So far, 30 episodes of Matt Groening’s new Netflix animated series has characters that look just like characters from The Simpsons. The show, Disenchantment, is Groening’s new baby. Abbi Jacobson from Comedy Central’s Broad City voices Princess Piabeanie, also known as Bean.
The series is about a magical kingdom called Dreamland, and it follows Bean and her two sidekicks, Elfo and Luci. Elfo was an elf, and Luci was her own destructive “personal demon.” You can imagine the shenanigans these three get up to together. Groening is credited with making some of the best cartoons for grown-ups of all time.
Predicting the Future
This long-running show has had a strange way of predicting events that would later occur. We’re not suggesting that Matt Groening and his staff are psychics… but we’re not saying they aren’t, either! This show has predicted so much, from the election of the 45th President to multiple super bowls.
Though these were all fictionalized scenes, so many of them have come to fruition in real life. This happened so often that The Hollywood Reporter compiled a list of thirty times the show predicted the future. They said it well – “in a world where truth can often be stranger than fiction, things that writers pitched as jokes were able… to elevate out of frame and make their way to a new dimension.”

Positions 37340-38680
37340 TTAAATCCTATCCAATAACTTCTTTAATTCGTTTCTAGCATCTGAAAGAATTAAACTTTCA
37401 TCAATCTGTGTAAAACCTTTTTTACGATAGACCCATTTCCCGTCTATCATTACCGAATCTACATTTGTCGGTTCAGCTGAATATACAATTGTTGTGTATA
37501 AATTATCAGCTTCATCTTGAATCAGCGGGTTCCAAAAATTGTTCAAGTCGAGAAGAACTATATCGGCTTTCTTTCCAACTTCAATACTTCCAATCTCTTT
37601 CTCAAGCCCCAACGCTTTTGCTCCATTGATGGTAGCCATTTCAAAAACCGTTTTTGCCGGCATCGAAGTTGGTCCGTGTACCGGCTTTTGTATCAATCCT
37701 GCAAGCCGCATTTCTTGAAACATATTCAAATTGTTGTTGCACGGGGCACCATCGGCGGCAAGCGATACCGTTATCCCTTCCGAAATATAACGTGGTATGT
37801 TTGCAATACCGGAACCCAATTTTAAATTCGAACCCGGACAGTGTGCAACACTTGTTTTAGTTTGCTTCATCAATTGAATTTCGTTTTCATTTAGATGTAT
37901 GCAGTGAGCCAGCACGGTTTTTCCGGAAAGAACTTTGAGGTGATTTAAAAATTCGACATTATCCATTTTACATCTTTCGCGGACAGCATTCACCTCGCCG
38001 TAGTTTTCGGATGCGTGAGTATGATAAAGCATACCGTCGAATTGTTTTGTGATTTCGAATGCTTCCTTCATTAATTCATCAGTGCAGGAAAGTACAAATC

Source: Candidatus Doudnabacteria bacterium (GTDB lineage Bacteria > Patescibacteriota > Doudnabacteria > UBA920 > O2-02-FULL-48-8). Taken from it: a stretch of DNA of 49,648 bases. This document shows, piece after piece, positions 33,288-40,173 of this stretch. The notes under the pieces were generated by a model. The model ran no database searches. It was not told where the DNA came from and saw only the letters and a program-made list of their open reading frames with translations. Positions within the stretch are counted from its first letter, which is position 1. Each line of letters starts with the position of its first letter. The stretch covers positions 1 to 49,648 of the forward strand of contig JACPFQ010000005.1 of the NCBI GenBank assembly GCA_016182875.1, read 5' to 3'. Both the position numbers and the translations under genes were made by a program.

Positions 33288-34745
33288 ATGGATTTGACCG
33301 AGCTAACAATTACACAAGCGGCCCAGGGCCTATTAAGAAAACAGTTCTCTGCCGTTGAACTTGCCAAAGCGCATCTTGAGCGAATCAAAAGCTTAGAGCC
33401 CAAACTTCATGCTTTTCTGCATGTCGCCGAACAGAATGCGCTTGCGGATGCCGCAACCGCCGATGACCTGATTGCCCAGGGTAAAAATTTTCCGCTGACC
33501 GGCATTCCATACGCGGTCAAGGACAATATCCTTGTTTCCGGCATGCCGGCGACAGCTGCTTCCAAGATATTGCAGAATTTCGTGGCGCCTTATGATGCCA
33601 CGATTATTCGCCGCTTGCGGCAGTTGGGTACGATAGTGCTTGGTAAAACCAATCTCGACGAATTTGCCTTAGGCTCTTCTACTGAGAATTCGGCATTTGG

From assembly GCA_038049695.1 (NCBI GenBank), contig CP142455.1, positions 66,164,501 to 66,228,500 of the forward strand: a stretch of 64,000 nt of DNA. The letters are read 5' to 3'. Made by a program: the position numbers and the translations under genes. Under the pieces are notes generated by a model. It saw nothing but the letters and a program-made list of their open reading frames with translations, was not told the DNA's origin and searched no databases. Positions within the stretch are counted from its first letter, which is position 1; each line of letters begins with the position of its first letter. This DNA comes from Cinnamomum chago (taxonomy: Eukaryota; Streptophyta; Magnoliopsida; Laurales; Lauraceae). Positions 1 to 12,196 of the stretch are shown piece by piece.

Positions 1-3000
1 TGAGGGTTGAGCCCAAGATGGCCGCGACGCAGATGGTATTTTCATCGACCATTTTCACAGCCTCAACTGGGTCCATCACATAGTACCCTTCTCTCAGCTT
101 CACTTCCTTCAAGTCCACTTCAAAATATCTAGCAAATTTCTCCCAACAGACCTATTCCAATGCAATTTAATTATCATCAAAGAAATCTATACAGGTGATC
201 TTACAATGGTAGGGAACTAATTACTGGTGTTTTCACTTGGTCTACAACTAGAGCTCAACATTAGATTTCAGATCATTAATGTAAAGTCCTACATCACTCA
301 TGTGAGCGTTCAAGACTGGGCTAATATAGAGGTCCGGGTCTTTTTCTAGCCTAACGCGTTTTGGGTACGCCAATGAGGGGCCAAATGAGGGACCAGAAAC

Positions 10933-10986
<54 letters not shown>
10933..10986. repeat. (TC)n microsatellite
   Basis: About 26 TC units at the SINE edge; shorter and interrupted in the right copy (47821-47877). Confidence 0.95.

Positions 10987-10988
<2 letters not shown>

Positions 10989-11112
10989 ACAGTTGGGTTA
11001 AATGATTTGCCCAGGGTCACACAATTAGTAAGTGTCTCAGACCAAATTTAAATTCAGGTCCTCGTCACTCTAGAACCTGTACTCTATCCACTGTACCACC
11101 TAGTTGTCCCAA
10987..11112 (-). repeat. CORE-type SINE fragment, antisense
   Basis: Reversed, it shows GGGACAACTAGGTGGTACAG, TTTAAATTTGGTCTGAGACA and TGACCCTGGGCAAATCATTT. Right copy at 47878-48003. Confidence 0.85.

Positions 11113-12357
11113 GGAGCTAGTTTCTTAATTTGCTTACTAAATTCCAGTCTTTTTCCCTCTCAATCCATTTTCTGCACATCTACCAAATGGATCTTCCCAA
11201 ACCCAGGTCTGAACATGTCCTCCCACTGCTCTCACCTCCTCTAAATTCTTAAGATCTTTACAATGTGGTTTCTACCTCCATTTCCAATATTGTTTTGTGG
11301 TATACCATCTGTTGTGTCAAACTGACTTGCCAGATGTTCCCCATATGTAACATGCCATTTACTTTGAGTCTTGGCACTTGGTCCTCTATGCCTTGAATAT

Episodes Come to Life
Whether this was a prediction of the future or just another person getting idiotic ideas here and there, a chaotic and odd scheme from character Fat Tony, the crime boss, would raise the eyebrows of many. One scheme specifically came to life, and it might shock you like it shocked us!
In an episode in Season 13 of The Simpsons, Fat Tony glued cotton balls to ferrets to try and pass them off as toy poodles. This actually ended up happening when another criminal was inspired by something he saw on television. An Argentinean man was shocked when he thought he was buying toy poodles but had actually bought two ferrets that were groomed and juiced up on steroids. After buying them for $150 at South America’s largest illegal market, maybe he walked into that one!